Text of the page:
Members of the Church who have same-sex attractions, but don’t act on them, can continue to enjoy full fellowship in the church, which includes holding the priesthood, carrying out callings, and attending the temple.

    We believe that with an eternal perspective, a person’s attraction to the same sex can be addressed and borne as a mortal test. It should not be viewed as a permanent condition.

    [Bolding ours]

    Though many would say that these stances are a vast improvement from the Church's treatment of gays and lesbians in the past, Blair felt that some of the well meaning guidance still falls short. In particular, she objects to the official LDS perspective that same-sex attraction (as they put it) is a kind of disorder.

    "It’s not an addiction," she said. "It’s not a dangerous thing. It’s not bad for the kids who are going through it."


    Unfortunately, many LDS parents do not share that perspective. Much of the volunteer work that Mama Dragons does has to do with LGBTQ youth who have been thrown out of their parents homes. Members of the group have had to consult with Parkinson on several projects that usually involve a teen or their parents in crisis. The suicide rate among LGBTQ youth is still alarmingly high. According to Blair, the number of youth in crisis she had to deal with spiked after the last General Conference of the LDS Church where Church Apostle L. Tom Perry referred to LGBTQ families as "counterfeit."

    "The week after General Conference was pretty brutal," said Blair. "And probably about once a week I’m up until midnight or so texting with an individual who’s not sure they’re going to make it through the night."

    Blair emphasized in the interview that she wanted LDS parents who respond poorly to their LGBTQ children to be understood and empathized with. She believes that most of these parents are sincere in how much they care for their children, but have a hard time understanding how they should react given how they themselves were raised and taught as children.

    "Parents love their children but don’t know how to be loving," she said. "They think they’re being loving by setting strict guidelines and using the tough love approach. They don’t realize that that can actually be harmful."

    According to her, it is the aim of many members of Mama Dragons to be a source of guidance for these parents who don't know any better.

    "Parents just need to know how to navigate that leeway period until the kids are old enough to make their own choices and use their own agency," Blair said.

    Nicholson opined that the problem with many parents points to a larger problem in the Church regarding the priorities of many of its members. She feels that in some cases following the Biblical commandment to be loving to other people means not always being submissive to the will of Church leaders.


    "Many Church members are of the opinion that obedience to Church leaders should take priority over everything else, whereas many of us in the Mama Dragons believe that love comes first," she said. "In the New Testament, Christ is quoted as saying that loving one another is the first and greatest commandment, and for most Mama Dragons, that means that when we are forced to choose between love and obedience, unconditional love comes first, regardless of the consequences."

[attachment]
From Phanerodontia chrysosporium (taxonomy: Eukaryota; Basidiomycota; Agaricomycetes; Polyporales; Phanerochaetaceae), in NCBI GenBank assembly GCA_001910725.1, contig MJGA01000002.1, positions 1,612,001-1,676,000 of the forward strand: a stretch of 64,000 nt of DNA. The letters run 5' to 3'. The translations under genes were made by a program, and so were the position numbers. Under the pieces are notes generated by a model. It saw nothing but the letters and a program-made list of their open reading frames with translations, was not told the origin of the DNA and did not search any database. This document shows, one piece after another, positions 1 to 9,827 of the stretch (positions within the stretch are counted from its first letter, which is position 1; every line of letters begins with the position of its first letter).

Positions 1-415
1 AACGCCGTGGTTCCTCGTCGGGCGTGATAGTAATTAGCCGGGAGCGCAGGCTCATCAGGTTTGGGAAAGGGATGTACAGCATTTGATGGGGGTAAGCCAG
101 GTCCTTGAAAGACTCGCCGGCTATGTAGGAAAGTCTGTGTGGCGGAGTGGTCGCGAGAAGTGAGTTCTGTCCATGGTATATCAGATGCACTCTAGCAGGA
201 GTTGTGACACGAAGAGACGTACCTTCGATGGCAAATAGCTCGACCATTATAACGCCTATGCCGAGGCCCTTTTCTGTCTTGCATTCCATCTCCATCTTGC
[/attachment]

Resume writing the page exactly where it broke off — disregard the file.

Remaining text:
Nicholson does not have any LGBTQ children, but was supportive of her ex-husband when he came out and believes that all children should be supported and loved unconditionally by their families. She is known as someone who welcomes her home to LGBTQ youth who have been cast out by their own families, and has in the past invited youth to spend time with her family during holidays when they had no where else to go. 

    Nicholson also expressed the opinion that the kind of work Mama Dragons does can be used help create change in the Church from the bottom up. Blair agrees with this sentiment and, although she doesn't see change in the Church's teachings as her battle or her role to play, she feels that eventually members of the Church will recognize that there is nothing sinful about LGBTQ people or their relationships.

    "I expect that married gay couples will be welcomed in congregations in 20 years and temple issues will be addressed after that," she said. "I think eventually Mormon culture will have to recognize that their relationship is just as valid as mine is with my husband. And once that happens I don’t think there will be any reason to keep them out of the temple. But that’s maybe based on hopefulness more than anything evidentiary." 

    Among the work that Mama Dragons does includes writing to members of the Quorum of the Twelve Apostles of the LDS Church, offering their homes to LGBTQ youth cast out by their families, educating other parents about how to best support their children, and raising money and support for pro-LGBTQ projects. The group had a hand in opening the Youth Futures Shelter for homeless teens in Ogden, Utah. They have also, on two occasions, attended the funerals of young gay Mormons who committed suicide.

    Mama Dragons, which currently has 265 members, can be found on Facebook.


    Top image by Emric Delton/Profile Studio Photography
    Other images via Jennifer Blair
    All images used with permission